We had the good fortune of connecting with Colette Bennett and we’ve shared our conversation below.
Hi Colette, why did you pursue a creative career?
Most artists will tell you pretty much the same thing: you don’t choose an artistic career, it chooses you. Whatever you’re driven to create hounds you until you let it out. It’s a part of yourself you can choose to have a relationship with or not, but you’re pretty much doomed to restlessness and despair if you don’t. Engaging with the creative spark in your soul can be an exciting and scary process. But once you do it, the feeling is so fulfilling that’s it’s hard to imagine life without it. That’s why I have to write.
Can you open up a bit about your work and career? We’re big fans and we’d love for our community to learn more about your work.
Becoming a full-time, paid writer/editor was not only not easy, I never even saw it coming. I spent a decade in non-creative jobs because I believed I needed a college education to become a writer and I did not have one. A few years before I turned 30, the fire of what I really wanted to do started to burn bright again when I discovered the world of video game blogging online. I did it for free at first, but that quickly turned into paid freelance work. I did this for several years until I got an offer to work full time for one of the blogs I admired. A few years later, my writing was passed along to an editor at CNN doing a geek-centric project, and that’s how I entered the breaking news world, someplace I couldn’t have imagined myself before that time. But the ride was great, so I decided to follow it wherever it led me. I learned in my four years working for CNN and HLN that breaking news wasn’t for me. I could do it well, but I didn’t enjoy it–the boundaries of the writing style felt confining to me. I started working on my first novel in my free time, as well as writing short stories when I had ideas. By the time I left CNN in 2016, I knew two things: that I needed to write creatively to feel fulfilled, and that I had fallen in love with editing. I joined writing groups and attended conferences later that year in hopes of pursuing these goals. By 2017 I was starting to send my fiction work out to publications for consideration and take on freelance editing jobs. I continued to work full time at a new news outlet, The Daily Dot, as a geek culture writer. By 2018, my work started getting accepted. I published two short stories in two anthologies, an essay, and a poem. Entering writing competitions was also useful for me as it helped me get great critique and learn what I was doing well and what I needed to work on. 2019 brought my first book deal with Rebellion Publishing, and so I wrote my second novel (which was twice the length of my first)! I was also promoted from writer to editor at The Daily Dot, allowing me to get my first crack at professional editing. I was also starting to see that I had a new dream: editing fiction full-time. I think the key to overcoming the challenges was that I wanted to write so much that I couldn’t imagine my life without it. There were times where I got frustrated and considered giving up. It was tiring working a full-time job and then coming home to write more, but I did it for a long time (and truthfully, I still do it sometimes, even though I write at work as well!). I’ve been writing since I was nine years old, and to me it feels as natural–and crucial–as breathing. So I always keep going. One other crucial lesson I learned was to seek objective criticism wherever I could get it, listen, and use it to make myself better. This is huge for artists of all types. Be willing to learn from others that have traveled the path you’re on. If you take this feedback personally if can cripple your growth. Separate your value from your art. They are not one and the same.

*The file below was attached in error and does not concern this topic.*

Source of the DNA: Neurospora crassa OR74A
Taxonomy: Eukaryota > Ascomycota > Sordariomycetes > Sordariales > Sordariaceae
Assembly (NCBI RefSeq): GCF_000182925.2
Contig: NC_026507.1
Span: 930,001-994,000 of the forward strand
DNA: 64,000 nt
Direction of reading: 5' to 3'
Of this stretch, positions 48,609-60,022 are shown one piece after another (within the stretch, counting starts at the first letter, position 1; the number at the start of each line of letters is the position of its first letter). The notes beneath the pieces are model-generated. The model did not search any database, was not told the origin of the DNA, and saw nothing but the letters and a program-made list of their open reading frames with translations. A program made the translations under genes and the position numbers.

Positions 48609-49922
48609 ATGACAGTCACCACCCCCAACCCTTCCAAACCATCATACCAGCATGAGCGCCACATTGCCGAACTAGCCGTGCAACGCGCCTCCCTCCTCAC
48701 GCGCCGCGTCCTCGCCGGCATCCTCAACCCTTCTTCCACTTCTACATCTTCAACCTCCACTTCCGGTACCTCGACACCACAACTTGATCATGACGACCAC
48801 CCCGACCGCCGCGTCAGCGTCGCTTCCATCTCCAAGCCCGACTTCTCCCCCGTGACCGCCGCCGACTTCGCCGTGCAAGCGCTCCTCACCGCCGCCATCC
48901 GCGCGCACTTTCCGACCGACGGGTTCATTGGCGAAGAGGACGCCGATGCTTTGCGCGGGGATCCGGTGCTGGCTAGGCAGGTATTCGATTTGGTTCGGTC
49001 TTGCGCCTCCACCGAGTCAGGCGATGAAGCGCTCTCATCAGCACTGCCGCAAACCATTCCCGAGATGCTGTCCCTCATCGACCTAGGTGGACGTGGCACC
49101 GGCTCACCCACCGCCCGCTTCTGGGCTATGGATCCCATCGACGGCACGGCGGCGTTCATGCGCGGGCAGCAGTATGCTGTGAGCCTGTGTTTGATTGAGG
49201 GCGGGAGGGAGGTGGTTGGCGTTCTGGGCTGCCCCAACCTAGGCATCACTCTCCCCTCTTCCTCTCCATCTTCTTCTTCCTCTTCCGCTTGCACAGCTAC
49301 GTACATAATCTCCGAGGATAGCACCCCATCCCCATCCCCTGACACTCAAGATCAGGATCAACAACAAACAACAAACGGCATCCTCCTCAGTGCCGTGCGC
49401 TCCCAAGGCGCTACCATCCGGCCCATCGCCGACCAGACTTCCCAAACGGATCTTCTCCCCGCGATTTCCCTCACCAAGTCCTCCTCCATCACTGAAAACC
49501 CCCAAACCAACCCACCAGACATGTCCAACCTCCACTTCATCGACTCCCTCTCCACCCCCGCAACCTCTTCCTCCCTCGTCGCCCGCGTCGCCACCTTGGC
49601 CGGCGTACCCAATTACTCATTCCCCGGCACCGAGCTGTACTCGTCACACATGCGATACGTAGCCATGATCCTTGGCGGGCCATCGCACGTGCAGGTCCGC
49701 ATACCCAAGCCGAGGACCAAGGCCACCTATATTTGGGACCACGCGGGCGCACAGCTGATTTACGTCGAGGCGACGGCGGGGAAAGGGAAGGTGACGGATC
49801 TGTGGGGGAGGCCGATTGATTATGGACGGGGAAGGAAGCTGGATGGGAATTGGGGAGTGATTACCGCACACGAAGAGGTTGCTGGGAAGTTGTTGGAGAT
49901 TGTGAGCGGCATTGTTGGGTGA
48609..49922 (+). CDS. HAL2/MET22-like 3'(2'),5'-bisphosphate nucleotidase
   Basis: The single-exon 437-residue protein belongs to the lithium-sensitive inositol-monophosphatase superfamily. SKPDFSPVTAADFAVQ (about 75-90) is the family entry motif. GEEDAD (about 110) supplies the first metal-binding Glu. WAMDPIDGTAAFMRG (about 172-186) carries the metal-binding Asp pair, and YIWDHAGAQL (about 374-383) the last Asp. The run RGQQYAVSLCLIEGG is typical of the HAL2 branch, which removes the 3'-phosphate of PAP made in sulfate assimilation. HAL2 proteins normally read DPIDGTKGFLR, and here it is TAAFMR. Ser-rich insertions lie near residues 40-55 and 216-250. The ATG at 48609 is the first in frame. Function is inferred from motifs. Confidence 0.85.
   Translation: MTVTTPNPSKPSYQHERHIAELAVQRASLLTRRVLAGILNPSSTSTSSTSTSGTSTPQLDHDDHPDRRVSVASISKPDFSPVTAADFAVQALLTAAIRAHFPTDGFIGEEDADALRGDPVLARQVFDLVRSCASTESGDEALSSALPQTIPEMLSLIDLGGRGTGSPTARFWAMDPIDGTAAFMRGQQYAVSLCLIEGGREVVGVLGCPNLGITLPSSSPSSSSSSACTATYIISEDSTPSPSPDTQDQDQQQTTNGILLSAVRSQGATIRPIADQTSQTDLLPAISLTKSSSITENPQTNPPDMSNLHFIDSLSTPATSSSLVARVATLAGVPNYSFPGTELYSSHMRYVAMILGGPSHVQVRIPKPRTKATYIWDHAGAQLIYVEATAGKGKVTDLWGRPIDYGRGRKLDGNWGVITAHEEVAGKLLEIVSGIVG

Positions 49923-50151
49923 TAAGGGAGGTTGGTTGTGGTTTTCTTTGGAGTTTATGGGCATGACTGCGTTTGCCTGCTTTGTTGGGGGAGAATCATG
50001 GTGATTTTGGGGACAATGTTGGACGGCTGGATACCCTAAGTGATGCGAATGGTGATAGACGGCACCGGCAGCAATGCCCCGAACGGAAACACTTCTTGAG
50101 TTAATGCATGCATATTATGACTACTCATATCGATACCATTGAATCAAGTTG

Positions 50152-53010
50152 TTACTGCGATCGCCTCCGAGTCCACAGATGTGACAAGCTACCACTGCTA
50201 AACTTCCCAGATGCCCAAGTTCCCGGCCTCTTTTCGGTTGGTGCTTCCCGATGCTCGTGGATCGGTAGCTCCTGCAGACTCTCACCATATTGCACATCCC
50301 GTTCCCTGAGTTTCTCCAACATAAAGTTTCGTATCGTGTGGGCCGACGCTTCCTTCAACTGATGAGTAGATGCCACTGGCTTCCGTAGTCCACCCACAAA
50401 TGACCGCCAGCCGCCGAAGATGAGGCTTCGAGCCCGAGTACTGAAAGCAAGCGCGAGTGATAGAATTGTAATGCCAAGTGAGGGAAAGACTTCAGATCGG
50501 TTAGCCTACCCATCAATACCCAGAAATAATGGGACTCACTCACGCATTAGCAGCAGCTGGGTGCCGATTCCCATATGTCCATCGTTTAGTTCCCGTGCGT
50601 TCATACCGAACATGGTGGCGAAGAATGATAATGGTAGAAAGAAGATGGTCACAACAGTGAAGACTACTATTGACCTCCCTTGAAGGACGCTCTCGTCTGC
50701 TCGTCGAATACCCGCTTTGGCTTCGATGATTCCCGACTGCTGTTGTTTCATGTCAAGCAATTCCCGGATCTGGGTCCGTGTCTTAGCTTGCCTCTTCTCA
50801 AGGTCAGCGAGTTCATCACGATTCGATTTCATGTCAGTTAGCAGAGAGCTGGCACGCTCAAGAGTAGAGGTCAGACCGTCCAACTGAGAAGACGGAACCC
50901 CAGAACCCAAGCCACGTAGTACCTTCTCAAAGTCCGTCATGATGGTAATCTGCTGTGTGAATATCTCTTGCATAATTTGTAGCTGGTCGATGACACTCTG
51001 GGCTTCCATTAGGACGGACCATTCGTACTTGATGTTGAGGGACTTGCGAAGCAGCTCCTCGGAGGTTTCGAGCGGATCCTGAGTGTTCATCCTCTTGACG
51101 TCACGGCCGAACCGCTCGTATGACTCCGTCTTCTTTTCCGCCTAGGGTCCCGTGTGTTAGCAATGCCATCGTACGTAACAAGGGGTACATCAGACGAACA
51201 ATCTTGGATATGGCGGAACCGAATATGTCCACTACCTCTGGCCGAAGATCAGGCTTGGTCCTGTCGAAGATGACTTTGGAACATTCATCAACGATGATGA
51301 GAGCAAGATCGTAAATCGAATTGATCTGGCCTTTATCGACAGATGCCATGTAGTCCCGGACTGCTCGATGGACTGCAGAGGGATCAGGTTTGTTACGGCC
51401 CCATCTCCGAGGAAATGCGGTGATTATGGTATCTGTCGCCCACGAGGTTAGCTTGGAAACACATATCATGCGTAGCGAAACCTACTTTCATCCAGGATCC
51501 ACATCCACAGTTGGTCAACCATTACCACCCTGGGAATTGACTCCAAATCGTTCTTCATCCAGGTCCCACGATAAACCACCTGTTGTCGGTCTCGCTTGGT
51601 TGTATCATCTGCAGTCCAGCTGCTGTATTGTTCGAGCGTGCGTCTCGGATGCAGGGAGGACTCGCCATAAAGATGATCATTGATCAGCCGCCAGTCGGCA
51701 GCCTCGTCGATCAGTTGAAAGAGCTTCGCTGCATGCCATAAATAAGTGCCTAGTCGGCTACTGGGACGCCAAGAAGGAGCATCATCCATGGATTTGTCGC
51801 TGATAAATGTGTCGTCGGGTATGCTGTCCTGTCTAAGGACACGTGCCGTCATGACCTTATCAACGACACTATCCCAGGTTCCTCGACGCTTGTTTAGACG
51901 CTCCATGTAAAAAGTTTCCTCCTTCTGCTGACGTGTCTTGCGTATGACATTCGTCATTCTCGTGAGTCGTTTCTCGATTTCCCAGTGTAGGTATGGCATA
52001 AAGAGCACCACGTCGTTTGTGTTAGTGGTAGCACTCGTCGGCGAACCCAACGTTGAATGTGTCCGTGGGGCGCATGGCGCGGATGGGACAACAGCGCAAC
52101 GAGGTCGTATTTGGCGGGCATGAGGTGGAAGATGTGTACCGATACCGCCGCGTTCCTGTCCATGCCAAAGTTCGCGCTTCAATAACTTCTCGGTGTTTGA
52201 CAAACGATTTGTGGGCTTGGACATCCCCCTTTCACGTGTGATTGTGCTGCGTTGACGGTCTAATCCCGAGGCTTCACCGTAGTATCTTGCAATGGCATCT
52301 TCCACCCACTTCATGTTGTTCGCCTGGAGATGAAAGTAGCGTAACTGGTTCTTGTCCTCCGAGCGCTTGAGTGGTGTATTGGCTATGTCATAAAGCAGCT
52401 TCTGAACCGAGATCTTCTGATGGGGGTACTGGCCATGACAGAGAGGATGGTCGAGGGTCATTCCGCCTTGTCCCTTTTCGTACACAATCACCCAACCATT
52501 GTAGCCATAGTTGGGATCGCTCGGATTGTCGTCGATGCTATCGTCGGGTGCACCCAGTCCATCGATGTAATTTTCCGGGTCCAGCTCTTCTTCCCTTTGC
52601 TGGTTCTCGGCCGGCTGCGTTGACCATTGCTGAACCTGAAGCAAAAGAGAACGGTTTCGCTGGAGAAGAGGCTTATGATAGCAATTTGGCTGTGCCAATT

Any great local spots you’d like to shoutout?
One of my favorite things to do when a friend is visiting from out of town is to take them to Buford Highway for a homemade Korean dinner on Buford Highway. Yet Tuh is one of its hidden gems, and their mackerel boiled with kimchi in spiced soy sauce is a real treat. I also like to take them to a bakery like Paris Baguette or Sweet Hut as they may get to try some sweets they never have before. If Korean is not on the menu, I also really enjoy bringing friends to Northern China Eatery for their pitch-perfect soup dumplings and Thai Star in Norcross for the best Thai in Atlanta, hands down.
Who else deserves some credit and recognition?
There have been so many people along the way who have helped my journey. But my friend James McCormick, who is an absolutely brilliant writer, has been cheering me on for more than two decades. He saw my creative power long before I could acknowledge it myself. Without his consistent support and love, I do not know if I could have pushed hard enough to find this calling, so I am eternally grateful to him.